• We need the ACCC to do independent audits like Singapore and fine carriers

    It is about time the ACCC is acting. In Singapore the equivalent body, Infocomm Authority of Singapore (IDA) does spot mobile checks "indoors" all over the city and fines the carriers for not performing (as well as the negative media attention).

    All three Australian carriers have almost stopped investing in 3G capacity or expansion as it costs 25% more to run a 3G network compared to 4G. Secondly the latency, the broadband speeds and customer experience is twice as good on 4G as to 3G when it comes to doing almost anything on data.

    Unfortunately at them moment apart from Telstra who else can we go to for high speed data with 4G/LTE (which is were all the carriers are investing, some carrier(s) a lot more than others) ??

    Statistics show 4G is being used indoors 90% most of the time by smartphones.

    Telstra online maps show where there is 4G "indoor" coverage and it is almost everywhere in every capital city (they also state they will also have 85% population across Australia 4G coverage by December this year - 2013). With 4G you receive a fantastic broadband experience with Telstra (even better than your ADSL at home), however Telstra knows they have the biggest Australia wide 4G footprint and the best 4G indoors experience (which then also gives you better indoor speeds) however they give they then slug customers by giving customer 70% less data allowance compared to their competitors (ie only 1GB with a $60 plan). This means if you use another 1GB which is highly likely on 4G, then Telstra will charge another outrageous $102 for 1GB on top of your $60 plan!! ($0.10MB if you go over your plan allocation)

    Vodafone is at least being honest with their coverage maps and show "indoor" 4G coverage. If you have a close look at their maps they only have some capital cities with 4G. Secondly the capital cities which have 4G, their 4G coverage indoors maps show Vodafone 4G indoor coverage is very patchy.. So most of the time you are on 'H" 3G HSPA which is much slower for uploads and has more than double the latency than 4G ( ie, latency, if you type in an address in your web browser and time it takes for your handset to tell the network what it wants to do even before downloading, so in other words, with high latency,the download speed has nothing to do with why your browsing page takes so long to start downloading). Vodafone has the best 4G prices (~$60 for 3GB data) which more realistic with 4G consumption.

    Unfortunately Optus is the least transparent with their 4G (and 3G) maps because rather than being honest like Telstra and Vodafone they use advertising tricks by showing all their capital cities are coloured in to show they have 4G almost everywhere in the cities however in fine print under all their 4G and 3G maps they state "4G outdoor" and "3G outdoor". Once you start using your 4G Optus smartphone "indoors" it is only a little better than Vodafone as the Optus 4G "indoor coverage" is still very patchy.
    What is even worse and more alarming is Optus is now only selling 4Gplus phones and the 4Gplus network is very patchy indoors (worse than the Optus standard 4G network) and in most cases you will only receive 1bar on 4Gplus when indoors or in the high rise apartment or office. It beggars believe why Optus would force their customers on 4Gplus and destroy the 4G customer experience when they are in the very infancy of the 4Gplus rollout?? I would not buy a 4Gplus phone for at least another 12 months with Optus until the 4G plus network works indoors.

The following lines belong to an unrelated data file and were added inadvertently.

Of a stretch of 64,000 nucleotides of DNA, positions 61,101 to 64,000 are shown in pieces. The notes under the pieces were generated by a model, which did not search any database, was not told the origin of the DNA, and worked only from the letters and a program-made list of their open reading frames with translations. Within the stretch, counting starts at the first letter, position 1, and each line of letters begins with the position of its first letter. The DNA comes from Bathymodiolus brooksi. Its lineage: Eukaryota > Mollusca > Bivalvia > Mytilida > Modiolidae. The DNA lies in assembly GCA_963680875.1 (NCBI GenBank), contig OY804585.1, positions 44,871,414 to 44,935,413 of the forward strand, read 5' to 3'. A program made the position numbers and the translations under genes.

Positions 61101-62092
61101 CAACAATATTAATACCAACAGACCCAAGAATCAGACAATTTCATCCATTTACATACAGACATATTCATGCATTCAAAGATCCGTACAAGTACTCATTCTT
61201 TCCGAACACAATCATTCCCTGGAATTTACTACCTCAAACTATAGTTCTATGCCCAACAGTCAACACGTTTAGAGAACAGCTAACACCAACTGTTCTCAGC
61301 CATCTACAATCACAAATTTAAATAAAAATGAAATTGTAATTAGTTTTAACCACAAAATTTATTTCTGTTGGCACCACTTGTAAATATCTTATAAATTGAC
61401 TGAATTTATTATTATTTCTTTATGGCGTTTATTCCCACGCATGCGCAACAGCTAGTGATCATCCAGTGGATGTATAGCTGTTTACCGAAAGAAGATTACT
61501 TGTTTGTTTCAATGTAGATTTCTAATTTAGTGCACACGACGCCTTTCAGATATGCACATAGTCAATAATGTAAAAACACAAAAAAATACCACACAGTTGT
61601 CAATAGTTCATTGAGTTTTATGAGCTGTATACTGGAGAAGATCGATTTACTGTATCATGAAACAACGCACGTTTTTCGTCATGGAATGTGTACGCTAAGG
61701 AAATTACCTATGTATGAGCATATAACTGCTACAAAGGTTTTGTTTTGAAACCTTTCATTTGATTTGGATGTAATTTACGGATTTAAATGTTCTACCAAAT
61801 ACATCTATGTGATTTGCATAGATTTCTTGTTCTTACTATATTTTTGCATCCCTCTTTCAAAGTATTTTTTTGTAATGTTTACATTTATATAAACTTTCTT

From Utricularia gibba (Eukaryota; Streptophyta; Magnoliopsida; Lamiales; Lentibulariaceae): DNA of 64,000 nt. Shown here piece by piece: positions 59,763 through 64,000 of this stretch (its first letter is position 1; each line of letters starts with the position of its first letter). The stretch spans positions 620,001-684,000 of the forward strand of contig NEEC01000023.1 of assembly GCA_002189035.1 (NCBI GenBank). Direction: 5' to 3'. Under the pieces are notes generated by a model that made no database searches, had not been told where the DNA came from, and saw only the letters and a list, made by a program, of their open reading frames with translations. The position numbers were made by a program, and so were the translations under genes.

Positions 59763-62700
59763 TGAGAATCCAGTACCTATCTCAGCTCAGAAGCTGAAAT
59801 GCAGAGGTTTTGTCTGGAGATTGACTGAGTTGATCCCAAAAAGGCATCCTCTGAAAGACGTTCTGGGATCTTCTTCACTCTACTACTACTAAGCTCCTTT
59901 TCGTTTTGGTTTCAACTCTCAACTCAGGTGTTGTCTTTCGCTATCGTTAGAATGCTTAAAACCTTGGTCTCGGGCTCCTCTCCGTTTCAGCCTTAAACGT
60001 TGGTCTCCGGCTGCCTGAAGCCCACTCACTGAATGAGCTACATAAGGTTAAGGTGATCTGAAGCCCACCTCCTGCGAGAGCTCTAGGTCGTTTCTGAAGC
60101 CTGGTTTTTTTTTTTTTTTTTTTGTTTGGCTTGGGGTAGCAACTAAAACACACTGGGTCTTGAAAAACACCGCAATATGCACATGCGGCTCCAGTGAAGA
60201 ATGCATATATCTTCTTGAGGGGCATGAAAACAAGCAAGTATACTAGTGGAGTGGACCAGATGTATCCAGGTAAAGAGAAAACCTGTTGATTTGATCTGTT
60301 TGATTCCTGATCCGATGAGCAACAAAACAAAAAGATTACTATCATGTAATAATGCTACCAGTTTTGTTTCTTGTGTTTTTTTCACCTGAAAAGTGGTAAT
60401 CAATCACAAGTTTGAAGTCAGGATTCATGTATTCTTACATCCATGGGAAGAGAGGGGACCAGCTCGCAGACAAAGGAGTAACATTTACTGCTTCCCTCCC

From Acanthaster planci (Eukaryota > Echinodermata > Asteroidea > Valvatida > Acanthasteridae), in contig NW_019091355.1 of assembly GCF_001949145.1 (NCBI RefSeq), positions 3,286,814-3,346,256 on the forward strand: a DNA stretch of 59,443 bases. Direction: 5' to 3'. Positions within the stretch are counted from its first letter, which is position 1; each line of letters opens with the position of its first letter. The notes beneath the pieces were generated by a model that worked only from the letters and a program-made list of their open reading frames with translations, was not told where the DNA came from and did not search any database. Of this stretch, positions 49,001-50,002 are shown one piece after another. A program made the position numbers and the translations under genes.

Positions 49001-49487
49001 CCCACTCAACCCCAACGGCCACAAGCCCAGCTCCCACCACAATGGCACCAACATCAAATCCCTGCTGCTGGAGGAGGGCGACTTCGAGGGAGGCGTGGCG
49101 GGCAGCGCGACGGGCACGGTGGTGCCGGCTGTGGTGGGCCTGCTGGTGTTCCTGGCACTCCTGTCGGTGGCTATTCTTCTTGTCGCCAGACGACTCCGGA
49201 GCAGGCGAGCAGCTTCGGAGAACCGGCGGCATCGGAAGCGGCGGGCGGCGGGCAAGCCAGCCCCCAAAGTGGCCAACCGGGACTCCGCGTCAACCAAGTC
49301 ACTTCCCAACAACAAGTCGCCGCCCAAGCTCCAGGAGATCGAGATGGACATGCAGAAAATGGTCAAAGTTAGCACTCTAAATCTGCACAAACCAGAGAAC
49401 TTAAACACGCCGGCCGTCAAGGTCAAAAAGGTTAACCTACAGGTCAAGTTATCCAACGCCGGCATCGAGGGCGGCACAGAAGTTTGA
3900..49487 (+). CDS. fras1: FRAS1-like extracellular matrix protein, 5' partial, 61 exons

Optus has middle of the road 4G prices (~$60 for 2GB data) however once you really start using 4G you will be using more than 2GB of data. Optus do have an automatic top up if you go over 2GB and you get charged another $10 for every 800 to 1GB over your plan allocation (depending on plan you're on). This means for 3GB may cost around $70.

    So inside the capital cities there is no competition. You go to Telstra and use their flawless 4G network almost anywhere inside your house/high rise and office however will be forced to go on a $100 plan to avoid being hit with $102 per 1GB bill shock every time you go over by another GB (gigbite). On the other hand because their is no audit by the ACCC on the "real indoor" 4G coverage (not outdoor), both Vodafone and Optus try and lure customers with cheap plans which mean nothing is is useless if you can't access 4G and stuck on slow 3G.

    The second problem the ACCC needs to tackle is both Vodafone and Optus have no 4G and very little "H" HSPA (high speed) 3G outside the capital cities in all the Australian coastal and regional cities and towns. Both show lots of colour in their regional maps but this only usable mainly for voice calls and possibly very high latency (ie slow) and /or very slow mobile broadband speeds in most regional areas (not necessarily remote areas). This means when I go to different coastal beaches (in any state) for holidays or visiting family and friends I have no choice but to use Telstra 4G or HSPA (Telstra state they will have 85% the national population covered by December 2013 with 4G and remainder, to 97% national population coverage by December 2014). So outside capital cities in all regional areas of Australia, both Vodafone and Optus show their maps have 3G mobile broadband coverage (no 4G) however HSPA 3G is not for indoors coverage which is where you use your smartphone??

    Since nearly all the phones sold are broadband smartphones, the ACCC needs to force the carriers to show actual mobile 'broadband' coverage 'indoors' in order to level the playing field to allow customers to compare apples with apples (compare HSPA as well as 4G 'indoors with indoors' against all three carriers) well before the customer decides on the most competitive plan to choose. This will force the ACCC to force Vodafone and Optus to decide if they only want to advertise they only provide high speed mobile broadband for capital cities and only best efforts or only voice for the rest of the cities or regional areas in the rest of Australia.

    ACCC, bring in the Singaporean style referee , like Infocomm Authority of Singapore (IDA) on the spot fines to carriers for false indoor mobile broadband 4G coverage and false indoor 4G mobile broadband speeds !!!